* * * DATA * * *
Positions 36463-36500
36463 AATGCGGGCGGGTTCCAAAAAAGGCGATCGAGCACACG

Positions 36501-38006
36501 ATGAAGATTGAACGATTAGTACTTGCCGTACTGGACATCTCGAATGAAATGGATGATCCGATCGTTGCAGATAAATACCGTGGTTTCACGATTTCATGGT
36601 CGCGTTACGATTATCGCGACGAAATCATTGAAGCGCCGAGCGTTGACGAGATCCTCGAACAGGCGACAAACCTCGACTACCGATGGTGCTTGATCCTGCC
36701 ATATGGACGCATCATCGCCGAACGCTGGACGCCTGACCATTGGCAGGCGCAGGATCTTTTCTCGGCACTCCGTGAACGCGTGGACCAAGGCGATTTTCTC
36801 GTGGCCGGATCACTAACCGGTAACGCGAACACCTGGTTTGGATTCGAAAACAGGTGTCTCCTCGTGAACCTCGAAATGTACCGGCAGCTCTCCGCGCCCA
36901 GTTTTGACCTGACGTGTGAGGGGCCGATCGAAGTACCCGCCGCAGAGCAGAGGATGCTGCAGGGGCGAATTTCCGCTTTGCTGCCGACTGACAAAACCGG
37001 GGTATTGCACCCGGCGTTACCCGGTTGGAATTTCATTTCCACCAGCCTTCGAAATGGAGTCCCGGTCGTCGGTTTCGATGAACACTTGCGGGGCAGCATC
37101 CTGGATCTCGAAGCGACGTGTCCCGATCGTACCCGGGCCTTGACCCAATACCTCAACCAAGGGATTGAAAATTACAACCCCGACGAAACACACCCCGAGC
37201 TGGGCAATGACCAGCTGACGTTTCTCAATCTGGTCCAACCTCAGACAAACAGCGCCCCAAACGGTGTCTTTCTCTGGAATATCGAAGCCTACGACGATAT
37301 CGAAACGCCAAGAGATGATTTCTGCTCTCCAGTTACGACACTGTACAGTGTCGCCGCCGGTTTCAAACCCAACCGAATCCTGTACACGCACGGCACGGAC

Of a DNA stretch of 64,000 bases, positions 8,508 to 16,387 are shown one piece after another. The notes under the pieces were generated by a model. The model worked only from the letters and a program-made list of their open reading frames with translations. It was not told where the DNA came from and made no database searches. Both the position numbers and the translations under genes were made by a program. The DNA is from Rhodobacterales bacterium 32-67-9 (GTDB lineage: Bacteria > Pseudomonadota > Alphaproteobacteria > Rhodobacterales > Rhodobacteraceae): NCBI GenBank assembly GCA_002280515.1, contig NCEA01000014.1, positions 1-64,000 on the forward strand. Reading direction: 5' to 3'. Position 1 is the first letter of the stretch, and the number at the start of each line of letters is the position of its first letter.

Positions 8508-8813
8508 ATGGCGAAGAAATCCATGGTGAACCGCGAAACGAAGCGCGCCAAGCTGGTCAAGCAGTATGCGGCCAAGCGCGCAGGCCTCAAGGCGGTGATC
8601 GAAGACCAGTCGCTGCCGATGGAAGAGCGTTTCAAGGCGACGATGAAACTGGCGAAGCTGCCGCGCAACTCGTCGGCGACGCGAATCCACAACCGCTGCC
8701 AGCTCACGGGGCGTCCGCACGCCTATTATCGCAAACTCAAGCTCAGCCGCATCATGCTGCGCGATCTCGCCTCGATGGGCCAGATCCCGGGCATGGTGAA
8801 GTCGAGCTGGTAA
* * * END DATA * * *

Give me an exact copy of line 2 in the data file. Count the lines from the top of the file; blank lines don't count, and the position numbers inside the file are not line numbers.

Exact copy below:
36463 AATGCGGGCGGGTTCCAAAAAAGGCGATCGAGCACACG